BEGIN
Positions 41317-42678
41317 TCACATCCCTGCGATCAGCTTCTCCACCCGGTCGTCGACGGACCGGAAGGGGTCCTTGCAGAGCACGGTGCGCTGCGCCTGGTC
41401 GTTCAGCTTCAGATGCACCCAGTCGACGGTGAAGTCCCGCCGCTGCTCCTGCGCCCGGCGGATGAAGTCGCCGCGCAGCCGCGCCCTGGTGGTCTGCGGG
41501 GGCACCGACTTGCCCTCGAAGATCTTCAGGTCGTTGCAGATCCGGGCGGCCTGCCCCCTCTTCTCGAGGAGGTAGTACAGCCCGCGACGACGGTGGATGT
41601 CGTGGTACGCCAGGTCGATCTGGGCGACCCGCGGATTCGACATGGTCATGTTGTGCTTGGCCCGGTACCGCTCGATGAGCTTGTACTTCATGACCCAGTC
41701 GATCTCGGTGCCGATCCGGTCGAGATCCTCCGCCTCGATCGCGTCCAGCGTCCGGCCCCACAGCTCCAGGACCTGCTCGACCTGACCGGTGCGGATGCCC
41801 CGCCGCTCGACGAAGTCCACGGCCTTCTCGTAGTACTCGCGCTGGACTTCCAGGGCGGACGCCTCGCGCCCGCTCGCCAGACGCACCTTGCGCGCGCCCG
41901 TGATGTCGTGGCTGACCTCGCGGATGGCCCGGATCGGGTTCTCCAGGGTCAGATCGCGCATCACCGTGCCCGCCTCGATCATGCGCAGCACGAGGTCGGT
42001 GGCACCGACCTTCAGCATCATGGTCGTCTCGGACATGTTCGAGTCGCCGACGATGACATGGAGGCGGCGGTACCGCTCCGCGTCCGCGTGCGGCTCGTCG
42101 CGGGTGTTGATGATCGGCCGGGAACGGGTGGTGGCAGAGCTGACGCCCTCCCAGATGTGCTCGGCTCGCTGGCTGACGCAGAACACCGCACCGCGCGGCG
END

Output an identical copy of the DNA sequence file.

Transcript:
Positions 41317-42678
41317 TCACATCCCTGCGATCAGCTTCTCCACCCGGTCGTCGACGGACCGGAAGGGGTCCTTGCAGAGCACGGTGCGCTGCGCCTGGTC
41401 GTTCAGCTTCAGATGCACCCAGTCGACGGTGAAGTCCCGCCGCTGCTCCTGCGCCCGGCGGATGAAGTCGCCGCGCAGCCGCGCCCTGGTGGTCTGCGGG
41501 GGCACCGACTTGCCCTCGAAGATCTTCAGGTCGTTGCAGATCCGGGCGGCCTGCCCCCTCTTCTCGAGGAGGTAGTACAGCCCGCGACGACGGTGGATGT
41601 CGTGGTACGCCAGGTCGATCTGGGCGACCCGCGGATTCGACATGGTCATGTTGTGCTTGGCCCGGTACCGCTCGATGAGCTTGTACTTCATGACCCAGTC
41701 GATCTCGGTGCCGATCCGGTCGAGATCCTCCGCCTCGATCGCGTCCAGCGTCCGGCCCCACAGCTCCAGGACCTGCTCGACCTGACCGGTGCGGATGCCC
41801 CGCCGCTCGACGAAGTCCACGGCCTTCTCGTAGTACTCGCGCTGGACTTCCAGGGCGGACGCCTCGCGCCCGCTCGCCAGACGCACCTTGCGCGCGCCCG
41901 TGATGTCGTGGCTGACCTCGCGGATGGCCCGGATCGGGTTCTCCAGGGTCAGATCGCGCATCACCGTGCCCGCCTCGATCATGCGCAGCACGAGGTCGGT
42001 GGCACCGACCTTCAGCATCATGGTCGTCTCGGACATGTTCGAGTCGCCGACGATGACATGGAGGCGGCGGTACCGCTCCGCGTCCGCGTGCGGCTCGTCG
42101 CGGGTGTTGATGATCGGCCGGGAACGGGTGGTGGCAGAGCTGACGCCCTCCCAGATGTGCTCGGCTCGCTGGCTGACGCAGAACACCGCACCGCGCGGCG